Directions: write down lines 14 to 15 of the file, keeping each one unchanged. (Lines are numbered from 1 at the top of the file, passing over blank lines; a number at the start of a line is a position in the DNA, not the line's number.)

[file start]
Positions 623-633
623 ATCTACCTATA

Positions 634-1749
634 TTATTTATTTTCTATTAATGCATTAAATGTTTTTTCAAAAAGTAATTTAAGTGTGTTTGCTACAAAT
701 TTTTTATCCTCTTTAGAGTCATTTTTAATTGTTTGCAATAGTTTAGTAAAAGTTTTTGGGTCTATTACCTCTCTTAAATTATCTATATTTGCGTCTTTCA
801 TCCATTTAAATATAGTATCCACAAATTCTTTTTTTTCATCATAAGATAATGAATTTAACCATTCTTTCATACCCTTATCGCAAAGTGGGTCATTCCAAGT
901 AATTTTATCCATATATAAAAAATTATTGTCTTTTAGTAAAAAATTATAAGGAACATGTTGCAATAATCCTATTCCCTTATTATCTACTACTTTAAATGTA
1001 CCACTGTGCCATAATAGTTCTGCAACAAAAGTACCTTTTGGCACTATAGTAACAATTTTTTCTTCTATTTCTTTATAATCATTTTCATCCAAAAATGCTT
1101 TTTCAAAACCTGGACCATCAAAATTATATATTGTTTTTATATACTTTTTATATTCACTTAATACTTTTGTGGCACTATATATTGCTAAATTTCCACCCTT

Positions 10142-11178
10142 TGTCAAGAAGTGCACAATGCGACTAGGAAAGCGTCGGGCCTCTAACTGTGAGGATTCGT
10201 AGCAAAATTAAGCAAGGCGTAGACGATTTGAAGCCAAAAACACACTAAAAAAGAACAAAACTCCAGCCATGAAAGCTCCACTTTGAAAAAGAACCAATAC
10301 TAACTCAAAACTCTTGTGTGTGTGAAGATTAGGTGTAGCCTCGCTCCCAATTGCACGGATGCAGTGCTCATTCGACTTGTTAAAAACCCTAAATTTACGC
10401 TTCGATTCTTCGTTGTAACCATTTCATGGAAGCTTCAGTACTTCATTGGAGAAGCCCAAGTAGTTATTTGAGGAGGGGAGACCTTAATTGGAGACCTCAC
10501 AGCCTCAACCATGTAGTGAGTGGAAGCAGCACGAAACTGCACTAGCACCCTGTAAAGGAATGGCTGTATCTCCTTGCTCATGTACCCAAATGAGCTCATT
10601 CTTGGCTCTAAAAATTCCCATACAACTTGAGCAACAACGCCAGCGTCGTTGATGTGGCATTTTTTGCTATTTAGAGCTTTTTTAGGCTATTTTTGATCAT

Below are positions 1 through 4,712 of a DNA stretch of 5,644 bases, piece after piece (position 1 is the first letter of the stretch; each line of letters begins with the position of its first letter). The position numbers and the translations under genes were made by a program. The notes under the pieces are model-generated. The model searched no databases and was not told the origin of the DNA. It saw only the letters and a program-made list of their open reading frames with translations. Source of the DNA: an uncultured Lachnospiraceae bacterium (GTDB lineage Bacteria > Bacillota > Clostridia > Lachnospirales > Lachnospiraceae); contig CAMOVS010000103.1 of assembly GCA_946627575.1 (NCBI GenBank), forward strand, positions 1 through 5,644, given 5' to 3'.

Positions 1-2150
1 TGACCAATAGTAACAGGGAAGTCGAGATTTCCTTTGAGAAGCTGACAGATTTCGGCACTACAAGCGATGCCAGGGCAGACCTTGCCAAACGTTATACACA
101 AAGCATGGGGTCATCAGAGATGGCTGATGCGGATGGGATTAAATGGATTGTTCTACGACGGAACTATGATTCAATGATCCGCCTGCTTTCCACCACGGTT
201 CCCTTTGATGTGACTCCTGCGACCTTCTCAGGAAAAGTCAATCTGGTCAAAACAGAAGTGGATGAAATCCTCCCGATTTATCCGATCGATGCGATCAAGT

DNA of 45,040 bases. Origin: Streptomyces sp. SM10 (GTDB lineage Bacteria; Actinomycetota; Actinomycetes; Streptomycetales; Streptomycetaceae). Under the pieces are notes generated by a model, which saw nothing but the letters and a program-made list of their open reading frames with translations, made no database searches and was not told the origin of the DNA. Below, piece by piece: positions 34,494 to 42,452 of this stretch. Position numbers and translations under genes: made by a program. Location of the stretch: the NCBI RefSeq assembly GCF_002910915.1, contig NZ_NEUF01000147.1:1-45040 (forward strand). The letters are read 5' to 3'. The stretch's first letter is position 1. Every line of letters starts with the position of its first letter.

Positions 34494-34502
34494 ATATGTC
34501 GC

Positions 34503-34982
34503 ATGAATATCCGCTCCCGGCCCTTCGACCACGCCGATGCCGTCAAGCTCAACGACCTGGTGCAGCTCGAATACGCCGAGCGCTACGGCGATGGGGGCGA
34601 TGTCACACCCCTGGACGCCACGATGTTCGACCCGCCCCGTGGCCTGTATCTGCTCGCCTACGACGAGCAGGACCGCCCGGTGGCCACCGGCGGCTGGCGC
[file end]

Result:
10401 TTCGATTCTTCGTTGTAACCATTTCATGGAAGCTTCAGTACTTCATTGGAGAAGCCCAAGTAGTTATTTGAGGAGGGGAGACCTTAATTGGAGACCTCAC
10501 AGCCTCAACCATGTAGTGAGTGGAAGCAGCACGAAACTGCACTAGCACCCTGTAAAGGAATGGCTGTATCTCCTTGCTCATGTACCCAAATGAGCTCATT